Directory harvest attacks rocketed in 2006
Number of attacks on email servers topped 500 per cent last year.
Directory harvest attacks (DHA) have shot up over 500 per cent, according to new figures.
The attacks, where hackers send out emails with randomly generated names to valid domains in order to find out if an email address exists, rose by 505.6 per cent last year, new research from security company Sonicwall found.
The company said that it recorded twice as many of these attacks than all spam attempts.
The company said that image-based spam had also increased massively over the past year. This type of spam recorded a 500 per cent increase in 2006, while 'pump and dump' penny stock hype scams rose by around 400 per cent last year.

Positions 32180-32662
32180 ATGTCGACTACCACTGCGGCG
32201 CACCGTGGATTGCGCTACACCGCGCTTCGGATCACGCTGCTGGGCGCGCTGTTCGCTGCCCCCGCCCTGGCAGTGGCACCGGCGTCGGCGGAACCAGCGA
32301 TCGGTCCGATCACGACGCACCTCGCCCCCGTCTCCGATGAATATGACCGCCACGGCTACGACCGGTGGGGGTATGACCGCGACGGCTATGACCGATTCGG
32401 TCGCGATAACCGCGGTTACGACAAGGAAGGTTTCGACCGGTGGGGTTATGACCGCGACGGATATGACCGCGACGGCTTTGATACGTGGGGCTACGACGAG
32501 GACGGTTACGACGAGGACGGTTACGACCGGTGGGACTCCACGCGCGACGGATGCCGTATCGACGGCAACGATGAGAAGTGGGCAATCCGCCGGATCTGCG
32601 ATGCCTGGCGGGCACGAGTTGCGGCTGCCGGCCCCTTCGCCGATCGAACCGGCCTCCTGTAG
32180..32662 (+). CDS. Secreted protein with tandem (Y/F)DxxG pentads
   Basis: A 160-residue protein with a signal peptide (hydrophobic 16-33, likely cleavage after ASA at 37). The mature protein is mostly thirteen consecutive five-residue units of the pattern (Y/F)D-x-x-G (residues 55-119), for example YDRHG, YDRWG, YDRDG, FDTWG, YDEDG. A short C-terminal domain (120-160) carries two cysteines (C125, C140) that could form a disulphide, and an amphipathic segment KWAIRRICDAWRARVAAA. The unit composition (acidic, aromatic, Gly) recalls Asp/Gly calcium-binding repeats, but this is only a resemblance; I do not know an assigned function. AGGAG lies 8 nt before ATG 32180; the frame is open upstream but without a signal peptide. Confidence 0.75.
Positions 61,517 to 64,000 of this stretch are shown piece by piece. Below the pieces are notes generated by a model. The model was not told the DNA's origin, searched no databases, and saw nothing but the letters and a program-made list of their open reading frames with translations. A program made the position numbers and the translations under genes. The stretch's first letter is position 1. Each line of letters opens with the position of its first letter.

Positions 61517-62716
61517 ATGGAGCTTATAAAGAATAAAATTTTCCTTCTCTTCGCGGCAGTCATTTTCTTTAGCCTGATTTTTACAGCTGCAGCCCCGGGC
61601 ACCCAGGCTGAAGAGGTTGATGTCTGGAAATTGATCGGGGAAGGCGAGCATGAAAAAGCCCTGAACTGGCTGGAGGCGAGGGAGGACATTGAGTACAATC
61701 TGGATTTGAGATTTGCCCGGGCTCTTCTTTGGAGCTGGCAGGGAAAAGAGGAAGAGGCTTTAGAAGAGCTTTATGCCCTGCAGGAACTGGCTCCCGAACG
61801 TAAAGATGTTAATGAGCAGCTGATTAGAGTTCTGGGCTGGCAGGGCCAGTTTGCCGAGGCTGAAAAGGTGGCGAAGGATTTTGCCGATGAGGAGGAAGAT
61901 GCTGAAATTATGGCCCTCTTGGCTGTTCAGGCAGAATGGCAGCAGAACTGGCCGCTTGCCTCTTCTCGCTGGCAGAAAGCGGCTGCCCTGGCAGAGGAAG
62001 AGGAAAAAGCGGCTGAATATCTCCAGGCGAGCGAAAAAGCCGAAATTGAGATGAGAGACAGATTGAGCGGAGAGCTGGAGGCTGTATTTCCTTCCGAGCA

"Overall, we've seen a growth of 274 per cent in unwanted email during the year, almost half of which is spam, but there are many ways of halting the flood," said Gleb Budman, senior director of email security at Sonicwall.
He said that one of the easiest ways for an organisation to combat unwanted email was to check that its email filter was properly configured.
"Companies sometimes have their own domain on their list of allowed mail, which creates an open door for spammers," he said. "Stacking multiple different email systems typically catches only a few extra spam attempts, but will double the amount of good mail mistakenly caught, thereby increasing the complexity of management."
The company also found that there was a 64 per cent increase in the numbers of definite phishing emails.
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